I’d love to say, oooh in a dream, or in a bolt from the blue, or something really creative. No, I was reading a book of my husband’s called The Age of Wonder and the Herschel family were mentioned in it, and something there really caught my imagination – Lucretia in The Lady Astronomer is based loosely on Caroline Herschel.
How did you come to writing in the first place? Was it always going to be Historical Fiction for you or did you have other genres in mind, too?
I started off many moons ago in radio, then print journalism, then onto copy writing. So I’ve written for a while now. After the birth of my second son, I decided it was high time to start on novel writing. As for what I write, well I love Historical Fiction, but I reckon I’ll give a few things a whirl.
How did you choose the characters for the story?
As I said above, Lucretia and her brothers are based on real people. From there the surrounding cast came quite naturally. I wanted to give Lucretia some strong support too, in the form of her trusty side-kicks Leibniz the lemur and Orion the European eagle owl.
The animals in the story are highly intelligent. Were you ever tempted during the writing to go overboard and let them speak and be completely like humans?
I think that would have been a lot of fun – but no.
Who is your favourite character and why?
Ah. Orion the owl. Because I love owls. But I also love lemurs. Damn, this is tough!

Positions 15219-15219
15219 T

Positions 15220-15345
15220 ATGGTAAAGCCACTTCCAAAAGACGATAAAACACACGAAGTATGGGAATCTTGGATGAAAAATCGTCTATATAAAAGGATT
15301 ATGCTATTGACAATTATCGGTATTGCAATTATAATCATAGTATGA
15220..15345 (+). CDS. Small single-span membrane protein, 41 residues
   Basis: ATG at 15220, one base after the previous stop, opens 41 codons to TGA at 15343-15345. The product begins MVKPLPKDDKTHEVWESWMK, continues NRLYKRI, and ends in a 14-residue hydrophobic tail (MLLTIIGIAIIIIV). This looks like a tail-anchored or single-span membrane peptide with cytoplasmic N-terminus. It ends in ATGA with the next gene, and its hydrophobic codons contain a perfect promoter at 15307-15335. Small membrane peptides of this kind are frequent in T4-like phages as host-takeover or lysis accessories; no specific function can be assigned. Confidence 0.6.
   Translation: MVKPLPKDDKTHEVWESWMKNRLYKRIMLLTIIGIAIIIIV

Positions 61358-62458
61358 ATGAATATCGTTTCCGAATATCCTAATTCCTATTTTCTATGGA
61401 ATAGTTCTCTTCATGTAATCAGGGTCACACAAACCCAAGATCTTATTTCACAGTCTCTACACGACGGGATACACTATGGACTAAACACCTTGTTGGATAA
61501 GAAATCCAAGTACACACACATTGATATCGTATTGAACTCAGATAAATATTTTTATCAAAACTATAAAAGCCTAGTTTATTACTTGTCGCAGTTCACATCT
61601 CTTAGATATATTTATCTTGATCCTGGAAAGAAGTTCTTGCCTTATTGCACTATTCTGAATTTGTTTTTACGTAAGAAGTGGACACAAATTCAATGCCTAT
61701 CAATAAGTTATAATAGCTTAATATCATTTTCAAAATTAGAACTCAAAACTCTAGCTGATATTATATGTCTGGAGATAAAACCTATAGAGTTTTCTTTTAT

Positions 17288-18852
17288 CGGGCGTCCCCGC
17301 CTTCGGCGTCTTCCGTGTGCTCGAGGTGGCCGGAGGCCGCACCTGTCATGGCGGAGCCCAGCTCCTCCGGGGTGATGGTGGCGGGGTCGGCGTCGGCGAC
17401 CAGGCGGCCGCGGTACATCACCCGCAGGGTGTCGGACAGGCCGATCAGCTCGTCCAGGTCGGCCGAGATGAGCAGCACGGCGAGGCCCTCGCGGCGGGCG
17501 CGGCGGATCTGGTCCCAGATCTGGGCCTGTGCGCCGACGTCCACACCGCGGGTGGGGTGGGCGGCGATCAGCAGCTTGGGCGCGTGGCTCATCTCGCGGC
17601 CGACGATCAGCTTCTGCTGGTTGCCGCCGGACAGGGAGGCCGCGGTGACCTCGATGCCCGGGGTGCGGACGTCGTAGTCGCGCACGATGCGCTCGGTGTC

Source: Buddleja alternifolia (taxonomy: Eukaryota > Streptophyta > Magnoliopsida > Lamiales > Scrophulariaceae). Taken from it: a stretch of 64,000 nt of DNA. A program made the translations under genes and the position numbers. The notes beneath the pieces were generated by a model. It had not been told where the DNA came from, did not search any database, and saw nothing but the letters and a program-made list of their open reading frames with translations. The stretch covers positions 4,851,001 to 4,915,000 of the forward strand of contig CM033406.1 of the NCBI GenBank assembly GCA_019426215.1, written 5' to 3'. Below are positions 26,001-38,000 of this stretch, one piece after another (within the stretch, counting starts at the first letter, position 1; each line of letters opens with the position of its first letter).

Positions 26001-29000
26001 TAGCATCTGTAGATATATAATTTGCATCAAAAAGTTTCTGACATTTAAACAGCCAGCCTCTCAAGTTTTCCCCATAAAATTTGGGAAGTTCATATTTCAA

What was the most fascinating aspect in the research and the writing for you?
I worked with an astronomer and that was brilliant.
Did you have any say in the cover art and who was that process?
Yes – the wonderful artist Jennie Gyllblad created it. In a series of emails, I described what I’d like and she magically turned my garbled warbling into the cover art.
Were the plot and subplots completely planned from the start or did they change during the process, and if so, how?
Completely planned. I’d be a hyperventilating mess if I didn’t plan everything.
What are the best and the worst aspects of writing?
Losing yourself in another world entirely. The worst is the waiting to see if anyone actually wants what you’ve written.
How do you balance marketing one book and writing the next?
Oh! That’s so tricky isn’t it? I try to set aside time for marketing, usually in the evenings after a day’s work.
What do you do when you don’t write?
My boys are at school, so I write during school hours.
Which are your favourite books and authors?
Too many to mention! Neal Stephenson: The Diamond Age; Nick Cave: And the Ass Saw the Angel; Stephen King: Different Seasons; Jilly Cooper: Riders – I could go on.